The detector would get loose and then eventually fall down with a jarring bang – managing to scare me every time. Then the soccer game would get prematurely halted (not always a bad thing as I do reliably lose, and I am always trying to win – I can’t think of a single game, soccer or otherwise, where I have not actively tried to beat my children in years. Levi is 7 and needs to learn to lose gracefully, but he’s not learning that skill by playing me – despite my best efforts).
It would also sometimes come loose (which I couldn’t see) and revert to the battery backup which would eventually result in a warning alarm beeping pattern…which always started in the middle of the night. Twice I couldn’t get it to shut off and ended up taking the detector outside and throwing it in the trunk of the car until morning – once in the middle of a horrific rainstorm when I happened to be solo-parenting and was in sock feet…which got soaked.
(Thankfully no one has ever been out walking their dog at 3 am and called the police about a mysterious beeping sound emanating from our vehicle.)
All this to say it has been a major, near-daily, nuisance.
And guess what I did.
Moved it to an outlet in the living room – the room with a gas fireplace (the most likely source of a CO issue upstairs anyway) – completely away from all soccer and general life action. The problem and solution took me 5 years to identify, and less than 30 seconds to execute.
John noticed the switch one day and was like: Oh. Yeah. That makes sense!
So why did it take me/us so long to identify the solution?
I’ve written before about our 1970’s kitchen (the one with the apartment-sized fridge). It’s functional, albeit dated, and I like it. But our dishwasher opens up in front of the kitchen sink.
We have a double sink, but if I use the left-hand sink (my natural preference), I can’t access the dishwasher OR the under-the-counter garbage bin – both of which are quite annoying to have off-limits while handling dishes. I would regularly move out of the way, open the dishwasher, put something in, close it, and go back to washing dishes that need to be hand-washed until I needed to access the garbage bin, which would also require me to move out of the way. Repeat ad nauseam.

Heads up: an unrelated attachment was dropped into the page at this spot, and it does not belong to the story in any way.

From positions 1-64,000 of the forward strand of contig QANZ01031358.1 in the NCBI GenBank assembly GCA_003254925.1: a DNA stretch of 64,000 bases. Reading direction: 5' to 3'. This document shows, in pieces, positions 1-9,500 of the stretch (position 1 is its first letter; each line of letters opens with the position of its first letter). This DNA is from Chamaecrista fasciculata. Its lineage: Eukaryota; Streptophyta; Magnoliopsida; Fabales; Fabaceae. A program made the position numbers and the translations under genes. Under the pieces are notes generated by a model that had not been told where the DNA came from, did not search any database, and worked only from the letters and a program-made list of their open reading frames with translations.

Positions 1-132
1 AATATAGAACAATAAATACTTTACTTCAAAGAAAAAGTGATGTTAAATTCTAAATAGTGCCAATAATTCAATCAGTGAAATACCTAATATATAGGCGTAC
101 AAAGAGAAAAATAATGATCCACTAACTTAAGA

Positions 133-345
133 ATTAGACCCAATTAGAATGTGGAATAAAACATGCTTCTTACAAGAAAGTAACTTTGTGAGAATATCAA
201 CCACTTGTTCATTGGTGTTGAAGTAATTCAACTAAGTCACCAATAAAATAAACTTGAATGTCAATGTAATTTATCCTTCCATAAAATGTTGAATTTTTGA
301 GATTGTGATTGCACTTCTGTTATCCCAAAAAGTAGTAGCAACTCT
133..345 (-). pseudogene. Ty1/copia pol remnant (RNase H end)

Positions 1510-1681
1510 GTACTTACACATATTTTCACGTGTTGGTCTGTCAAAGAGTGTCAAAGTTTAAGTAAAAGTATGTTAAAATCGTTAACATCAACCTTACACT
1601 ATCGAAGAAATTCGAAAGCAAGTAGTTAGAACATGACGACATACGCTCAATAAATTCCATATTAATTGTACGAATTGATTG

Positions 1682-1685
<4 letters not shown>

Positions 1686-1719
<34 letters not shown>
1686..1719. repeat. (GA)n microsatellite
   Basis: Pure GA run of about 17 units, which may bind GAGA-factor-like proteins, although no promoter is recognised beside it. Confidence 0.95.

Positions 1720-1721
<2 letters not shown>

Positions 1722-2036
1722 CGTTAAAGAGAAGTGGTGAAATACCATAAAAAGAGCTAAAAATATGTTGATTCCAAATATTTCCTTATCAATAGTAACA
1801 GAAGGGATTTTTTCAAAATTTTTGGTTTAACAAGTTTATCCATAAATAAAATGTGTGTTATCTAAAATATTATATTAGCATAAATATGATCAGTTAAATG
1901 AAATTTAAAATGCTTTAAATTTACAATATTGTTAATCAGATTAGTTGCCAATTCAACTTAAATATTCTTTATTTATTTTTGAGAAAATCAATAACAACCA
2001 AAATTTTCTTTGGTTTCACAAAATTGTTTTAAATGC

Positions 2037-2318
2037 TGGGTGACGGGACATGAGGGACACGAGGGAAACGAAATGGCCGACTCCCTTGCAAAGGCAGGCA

A few weeks ago I had a thought: there are two sinks. If I stand in front of the right-hand sink to wash and reach over to the left-hand sink to rinse…I can wash dishes AND leave the dishwasher open OR access the cupboard with the garbage bag AND be closer to the dish drainer. Win, win, win.
But also, why did this take so long?
What about you? Any little hacks to report from life lately that have had a disproportionate impact on your productivity or happiness? I’m all ears…
I’ve been a “planner” for a long time now. From keeping lists of lists (really – sad, but true) to homemade binders, wall calendars and, eventually, daytimers, I feel a compulsion to lay things out in black-and-white (or blue-and-white; I can respect a good blue pen when it comes around). I have used an admittedly hodge-podge system over the years; what – and how – I plan ebbs and flows by life season and I don’t actively pursue new organizational methods.
I’ve also jumped around with my planners; the first one to which I formed any real attachment was a free daytimer handed out to all incoming students by my university student union when I was a freshman. I dutifully poured over syllabi, writing down deadlines and textbook lists and planning out my (very pitiful) social life.
Some years, especially when the kids were young and I was essentially just focused on keeping them alive, I didn’t use a daytimer at all and a shared family calendar was enough. But as the kids have gotten older and my work and home managerial responsibilities have increased, I use a planner. Daily.